Is this more adventure than we can handle?

It’s mid-afternoon as I step off the dingy into thigh deep water.

  The bottom is sandy with the odd weed.  Justin kills the motor as I escort the dingy toward the beach, gentle waves surge us forward. Two little passengers look eagerly as the sandy playground approaching.  After a day of being boat-bound energy must be burnt.  The dingy grounds to a halt and two yellow life jackets containing kids are plucked out and instantly start running, euphoric in freedom. Meanwhile, Justin and I contemplate the 100m we need to drag the dingy to above the high water mark.  (Who needs exercise?)  We don’t care, though, at least we’ve hit land safely.

An hour earlier we tried to get ashore on a rocky exposed beach at the opposite end of the bay.  For that journey we left the kids with their grandparents while we went on a reccy.  I was so busy spotting rocks just below the surface that I nearly missed seeing we were on the edge of the break zone for a set of waves rolling in.  We made it ashore with adrenalin pumping.  Alas, too dodgy to do with kids.  Parenthood has made us drearily risk adverse.  Now to pick our way back among the rocks and waves to break the bad news.


Three sails up on our first day of sailing,

The afternoon’s experiences sum up how I feel about the whole boat life right now.  One moment I’m so proud of us for trying to live our dreams, the next I’m wondering how we think we can do this?  Boat work at times requires two people (eg: anchoring, lowering the dingy) but two young kids that can’t swim require CONSTANT supervision.  Even, I, an eternal optimist is doubting we can do this with our limited experience. Advise welcome.  For now we have Justin’s parent’s onboard but this won’t last forever.  Can we really do this? Can we?  I don’t know, but I guess we’ll find out…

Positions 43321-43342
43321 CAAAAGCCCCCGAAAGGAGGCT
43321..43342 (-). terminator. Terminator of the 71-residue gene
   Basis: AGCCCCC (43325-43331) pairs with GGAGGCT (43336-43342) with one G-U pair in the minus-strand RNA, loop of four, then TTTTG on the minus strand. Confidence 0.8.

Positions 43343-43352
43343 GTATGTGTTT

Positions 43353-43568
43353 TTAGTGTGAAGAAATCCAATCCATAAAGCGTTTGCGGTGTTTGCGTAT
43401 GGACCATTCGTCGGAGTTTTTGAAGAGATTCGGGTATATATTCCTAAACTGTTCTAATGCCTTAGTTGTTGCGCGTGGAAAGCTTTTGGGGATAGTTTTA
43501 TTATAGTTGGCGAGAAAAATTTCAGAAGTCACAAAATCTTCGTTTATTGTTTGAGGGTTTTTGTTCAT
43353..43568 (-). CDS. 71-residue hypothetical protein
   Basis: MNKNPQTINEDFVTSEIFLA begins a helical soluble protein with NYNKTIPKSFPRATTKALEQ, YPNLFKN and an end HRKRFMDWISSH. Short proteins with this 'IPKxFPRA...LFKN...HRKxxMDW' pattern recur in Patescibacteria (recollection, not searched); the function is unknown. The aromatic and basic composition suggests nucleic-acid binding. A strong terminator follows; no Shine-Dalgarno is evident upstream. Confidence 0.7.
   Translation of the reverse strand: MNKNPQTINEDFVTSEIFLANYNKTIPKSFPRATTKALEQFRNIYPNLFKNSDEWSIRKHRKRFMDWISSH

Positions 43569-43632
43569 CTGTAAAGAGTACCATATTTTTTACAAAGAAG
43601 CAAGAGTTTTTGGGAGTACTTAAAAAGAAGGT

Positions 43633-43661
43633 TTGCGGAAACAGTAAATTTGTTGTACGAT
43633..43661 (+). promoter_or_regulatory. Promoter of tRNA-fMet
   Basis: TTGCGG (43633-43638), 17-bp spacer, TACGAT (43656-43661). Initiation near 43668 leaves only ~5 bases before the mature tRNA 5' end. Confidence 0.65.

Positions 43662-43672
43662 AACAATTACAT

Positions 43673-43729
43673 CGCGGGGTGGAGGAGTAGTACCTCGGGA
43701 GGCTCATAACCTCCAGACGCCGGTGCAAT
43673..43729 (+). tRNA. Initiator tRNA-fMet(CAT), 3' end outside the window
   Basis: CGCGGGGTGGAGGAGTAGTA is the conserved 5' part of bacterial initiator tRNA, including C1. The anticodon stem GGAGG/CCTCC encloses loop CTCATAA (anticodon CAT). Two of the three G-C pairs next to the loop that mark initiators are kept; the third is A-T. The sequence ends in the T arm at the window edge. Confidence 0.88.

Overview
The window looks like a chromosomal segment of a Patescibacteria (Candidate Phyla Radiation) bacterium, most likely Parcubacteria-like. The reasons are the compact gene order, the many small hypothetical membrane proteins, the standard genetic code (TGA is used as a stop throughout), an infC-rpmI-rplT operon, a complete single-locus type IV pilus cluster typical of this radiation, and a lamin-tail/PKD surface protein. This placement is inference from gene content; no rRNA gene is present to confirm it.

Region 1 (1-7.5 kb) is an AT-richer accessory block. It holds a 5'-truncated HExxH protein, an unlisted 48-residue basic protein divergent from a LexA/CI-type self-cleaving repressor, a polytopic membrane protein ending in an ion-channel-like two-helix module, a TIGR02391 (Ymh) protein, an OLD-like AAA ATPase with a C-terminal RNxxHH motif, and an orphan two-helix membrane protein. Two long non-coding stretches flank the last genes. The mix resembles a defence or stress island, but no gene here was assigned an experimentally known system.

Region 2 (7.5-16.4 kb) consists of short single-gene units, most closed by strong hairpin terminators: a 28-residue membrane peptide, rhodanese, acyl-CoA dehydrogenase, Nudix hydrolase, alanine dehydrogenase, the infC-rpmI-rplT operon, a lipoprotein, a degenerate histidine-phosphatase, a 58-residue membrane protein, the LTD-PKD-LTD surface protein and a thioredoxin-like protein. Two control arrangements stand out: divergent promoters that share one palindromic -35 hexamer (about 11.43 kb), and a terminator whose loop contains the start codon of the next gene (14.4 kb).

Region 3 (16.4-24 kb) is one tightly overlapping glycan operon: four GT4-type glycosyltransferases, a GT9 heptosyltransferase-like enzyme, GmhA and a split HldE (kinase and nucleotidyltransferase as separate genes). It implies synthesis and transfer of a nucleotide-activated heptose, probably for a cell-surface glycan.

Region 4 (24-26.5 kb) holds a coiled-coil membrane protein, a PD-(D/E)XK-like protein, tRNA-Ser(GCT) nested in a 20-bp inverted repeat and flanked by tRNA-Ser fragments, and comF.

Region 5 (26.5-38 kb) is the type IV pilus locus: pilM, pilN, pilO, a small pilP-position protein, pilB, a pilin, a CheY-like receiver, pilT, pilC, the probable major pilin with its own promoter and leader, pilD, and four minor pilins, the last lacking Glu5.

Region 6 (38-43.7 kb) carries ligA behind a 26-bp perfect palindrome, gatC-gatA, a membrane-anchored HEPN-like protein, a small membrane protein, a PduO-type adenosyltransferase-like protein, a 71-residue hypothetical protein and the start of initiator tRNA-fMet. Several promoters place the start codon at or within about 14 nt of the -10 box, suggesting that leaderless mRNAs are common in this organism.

Snatching a minute to read the pilot book in the shade of a sail.  Two kids snoozing, suffering from seasickness.

And yes, there are 6 people living in a 12m floating home.

Here are three highlights from the start of our journey:

Re-exploring Ko Muk, and island we fell in love with 5 years ago. It was great to be back.


Thai red curry for lunch on the headland overlooking the boat.


Lunch followed by a beach nap, (with about 30mins of tantrum in between).

2. Exchanging 3 squid for 3 beers with a Thai fishing boat. Hmmm calamari!   Sorry no pictures of this, I missed the whole exchange due to an ill timed toddler toilet trip.

3. The kids not only surviving but thriving in their new little home, they just LOVE it.


Breakfast on the move on a big day of sailing (actually, motoring, there was no wind)


Snack time



  1. You are so brave, don’t know if you can do it or not. You have tried and everyone will talk of there adventures for a long time. You have done more than most. Travel safe


  2. Your updates are always so refreshingly honest! Good to hear from you again as we’ve been wondering how you’re getting on,so thank you. The children look perfectly happy and secure,blissfully unaware of the dedication it takes to achieve that,well done to all! Your courage is inspiring,and I hope you gain more confidence each day,and enjoy yourself too.A little part of all your family and friends is living your adventure with you. You paint “word pictures”so well. Keep safe, love from Wilma &Eric.xx


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